When Kindness meets joy, it is able to share in and celebrate that joy without feeling that it is somehow diminished if that joy is originating in someone else’s experience. In other words, kindness feels no jealousy or envy. Furthermore, Kindness is not afraid of joy disappearing, because kindness also has within it the understanding that everything arises and passes and that just as the suffering it witnesses in compassion can dissolve in time, so too does joy diminish naturally with time. Kindness knows that both will arise and pass again and again, for this is the nature of the reality we inherit as human beings. Understanding this arising and passing and knowing that nothing can be isolated and fixed and that it is our destiny to find a way of being kind to one another as we navigate this river of joys and sorrows—this is the aspect of kindness Buddhist teaches calls equanimity.
So in the teaching of LovingKindness, compassion, joy and equanimity grow out of the basic ground of Kindness. Kindness isn’t what we do so that people will like us. Kindness is what we do because we understanding that this is how we show love for ourselves and others and when we see the difficulties and suffering of life and what increases suffering and what decreases suffering, we come to understand that it is lovingkindness that is the answer.
My teacher Eugene used to say that Lovingkindness is kindness for the love of kindness and I love that. It's kindness for the recognition of the awesome power of kindness. We have no purchase on the short term results of kindness, but we know that in the long terms, kindness is what is required to be of benefit to oneself and others. Kindness comes from love—the sense that I want to be with you in joy and in pain, to commiserate, to celebrate, as opposed to niceness which comes from a place of fear—I need you to like me because I’m afraid of what it will feel like if you don’t. And there’s no doubt about it, it doesn’t feel good when someone doesn’t like you, but the truth is we cannot, we simply cannot control whether people will like us, but we can engage with ourselves and others with kindness. It requires no particular result. It's in the present.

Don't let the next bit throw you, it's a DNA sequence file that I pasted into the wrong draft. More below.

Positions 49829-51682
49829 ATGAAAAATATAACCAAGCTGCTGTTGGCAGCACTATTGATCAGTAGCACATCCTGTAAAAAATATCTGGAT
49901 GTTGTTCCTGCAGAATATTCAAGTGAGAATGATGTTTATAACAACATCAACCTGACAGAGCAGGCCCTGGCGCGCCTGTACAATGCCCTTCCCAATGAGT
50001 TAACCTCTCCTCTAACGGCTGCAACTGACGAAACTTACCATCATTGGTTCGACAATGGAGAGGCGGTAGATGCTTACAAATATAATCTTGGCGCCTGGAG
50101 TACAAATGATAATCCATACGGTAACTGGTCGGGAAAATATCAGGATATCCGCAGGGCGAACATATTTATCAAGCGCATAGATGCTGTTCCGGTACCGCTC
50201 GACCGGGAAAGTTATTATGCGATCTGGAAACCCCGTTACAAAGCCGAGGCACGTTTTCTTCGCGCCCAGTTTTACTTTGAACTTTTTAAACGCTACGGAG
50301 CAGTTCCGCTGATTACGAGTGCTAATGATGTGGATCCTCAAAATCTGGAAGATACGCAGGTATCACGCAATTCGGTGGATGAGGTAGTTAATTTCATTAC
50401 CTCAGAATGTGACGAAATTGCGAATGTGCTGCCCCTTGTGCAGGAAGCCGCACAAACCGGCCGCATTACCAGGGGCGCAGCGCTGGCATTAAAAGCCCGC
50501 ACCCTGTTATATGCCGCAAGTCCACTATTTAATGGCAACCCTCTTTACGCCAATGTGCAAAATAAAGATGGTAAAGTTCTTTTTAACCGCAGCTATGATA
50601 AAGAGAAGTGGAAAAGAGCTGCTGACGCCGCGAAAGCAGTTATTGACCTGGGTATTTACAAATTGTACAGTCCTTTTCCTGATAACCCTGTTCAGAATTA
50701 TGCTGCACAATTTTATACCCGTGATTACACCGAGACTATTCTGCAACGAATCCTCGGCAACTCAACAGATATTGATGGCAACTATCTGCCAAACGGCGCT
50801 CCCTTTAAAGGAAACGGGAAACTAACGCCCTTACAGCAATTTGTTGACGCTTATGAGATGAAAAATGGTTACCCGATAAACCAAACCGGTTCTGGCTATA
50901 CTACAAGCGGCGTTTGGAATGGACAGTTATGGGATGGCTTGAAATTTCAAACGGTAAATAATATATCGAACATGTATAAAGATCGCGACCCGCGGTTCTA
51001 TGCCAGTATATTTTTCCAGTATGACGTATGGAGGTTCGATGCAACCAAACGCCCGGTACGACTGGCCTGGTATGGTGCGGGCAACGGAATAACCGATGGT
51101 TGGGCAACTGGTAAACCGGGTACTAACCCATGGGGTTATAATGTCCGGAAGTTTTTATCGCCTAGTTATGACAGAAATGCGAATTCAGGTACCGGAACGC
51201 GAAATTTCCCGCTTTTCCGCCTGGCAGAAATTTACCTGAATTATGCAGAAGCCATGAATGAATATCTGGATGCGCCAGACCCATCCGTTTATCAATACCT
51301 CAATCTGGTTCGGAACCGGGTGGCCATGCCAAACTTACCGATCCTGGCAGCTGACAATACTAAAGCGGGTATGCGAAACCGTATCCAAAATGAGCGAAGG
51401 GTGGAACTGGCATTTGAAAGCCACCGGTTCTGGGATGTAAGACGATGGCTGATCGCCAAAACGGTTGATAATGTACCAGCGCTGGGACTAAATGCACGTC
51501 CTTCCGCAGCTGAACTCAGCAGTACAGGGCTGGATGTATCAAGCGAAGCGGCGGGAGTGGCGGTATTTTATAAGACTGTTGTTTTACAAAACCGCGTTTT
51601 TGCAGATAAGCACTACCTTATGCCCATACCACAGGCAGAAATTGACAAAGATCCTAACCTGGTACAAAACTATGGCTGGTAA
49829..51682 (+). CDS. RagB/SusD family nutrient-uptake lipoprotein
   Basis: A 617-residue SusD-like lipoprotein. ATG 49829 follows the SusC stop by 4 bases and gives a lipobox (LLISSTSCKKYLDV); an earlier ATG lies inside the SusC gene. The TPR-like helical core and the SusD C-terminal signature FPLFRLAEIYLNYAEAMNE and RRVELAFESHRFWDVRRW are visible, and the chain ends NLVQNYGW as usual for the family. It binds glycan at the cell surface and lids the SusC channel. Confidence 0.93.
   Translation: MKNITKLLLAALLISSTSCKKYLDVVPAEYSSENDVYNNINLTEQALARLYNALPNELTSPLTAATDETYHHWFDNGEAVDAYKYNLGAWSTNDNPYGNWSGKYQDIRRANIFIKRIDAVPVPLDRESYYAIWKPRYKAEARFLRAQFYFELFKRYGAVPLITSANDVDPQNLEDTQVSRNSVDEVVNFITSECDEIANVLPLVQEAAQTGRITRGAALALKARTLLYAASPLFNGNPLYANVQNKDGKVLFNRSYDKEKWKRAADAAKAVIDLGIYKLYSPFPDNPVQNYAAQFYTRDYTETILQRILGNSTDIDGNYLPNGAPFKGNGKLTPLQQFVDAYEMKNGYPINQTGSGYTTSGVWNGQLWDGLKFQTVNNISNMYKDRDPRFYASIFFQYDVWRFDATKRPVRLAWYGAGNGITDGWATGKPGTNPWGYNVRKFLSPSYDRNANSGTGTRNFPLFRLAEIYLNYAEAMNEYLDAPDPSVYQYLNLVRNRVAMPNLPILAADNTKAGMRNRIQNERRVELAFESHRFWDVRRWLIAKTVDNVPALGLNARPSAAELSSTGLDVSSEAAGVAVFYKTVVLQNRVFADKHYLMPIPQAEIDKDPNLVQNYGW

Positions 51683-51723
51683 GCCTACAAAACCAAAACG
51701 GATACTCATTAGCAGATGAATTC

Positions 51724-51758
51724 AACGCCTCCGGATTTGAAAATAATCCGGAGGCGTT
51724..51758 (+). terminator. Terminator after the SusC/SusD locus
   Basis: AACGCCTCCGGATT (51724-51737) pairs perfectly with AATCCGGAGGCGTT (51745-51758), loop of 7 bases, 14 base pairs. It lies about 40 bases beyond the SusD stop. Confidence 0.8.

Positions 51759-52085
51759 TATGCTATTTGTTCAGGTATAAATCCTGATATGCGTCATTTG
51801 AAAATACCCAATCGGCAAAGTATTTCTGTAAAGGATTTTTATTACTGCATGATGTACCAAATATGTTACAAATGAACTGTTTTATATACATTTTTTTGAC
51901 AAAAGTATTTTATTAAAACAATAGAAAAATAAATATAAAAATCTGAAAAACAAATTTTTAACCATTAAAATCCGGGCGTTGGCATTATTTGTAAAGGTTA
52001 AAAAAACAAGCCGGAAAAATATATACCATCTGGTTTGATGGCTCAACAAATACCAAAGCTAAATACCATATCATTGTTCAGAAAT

Even as I read this, I worry a little about those I fear might say "I'm a little tired of the word kindness" or worse, they might be nauseated by it. But I say, be tired, be nauseated--get it out of your system. It's a radical practice and it's so counter to our typical mindset that it can seem a horrifying affront to what we deeply believe--that we are not good enough. But I cannot hold in what I believe from my experience to be true for fear that some might be cynical. That's just succumbing to the "like me" trap. So like it or not, kindness will be the fundamental point here.
With practice, we grow in kindness because we love being kind, because it is a clear compass, and it means we are never without someone who will be kind to us because we are capable of being kind to ourselves. We grow in kindness because we start to feel it somewhere in the bones of our being, that, as Ajahn Sumedho so beautifully said “Love is Wisdom’s natural radiance.”
This is Lovingkindness practice. It is fierce. It is not easy. But it is simple. Or is it? Ehipassiko, as the Buddha said, come see for yourself!
So you could call it mindfulness practice, you could call it lovingkindness practice, you could call it GreatFullness of Being (or Gratitude) practice. Or you could just call it yoga (union, connection). Or better yet, you could come try it out for yourself and come up with your own language for your experience, or even better yet, come and try it out for yourself and be willing to sit or move in a way that allows the mind to get quiet and the heart to open (as Jack Kornfield always puts it) and allow the desire for language slip away and see if you can feel into something that you don’t have to explain to anyone, but something that feels like home, something that allows you to step back into the world with more friendliness or courage or confidence or trust, or maybe just a sense of an unnamable more rather than the so often depleting sense of the ineffable less.
If You are interested in exploring Lovingkindness, check out our workshops in March and April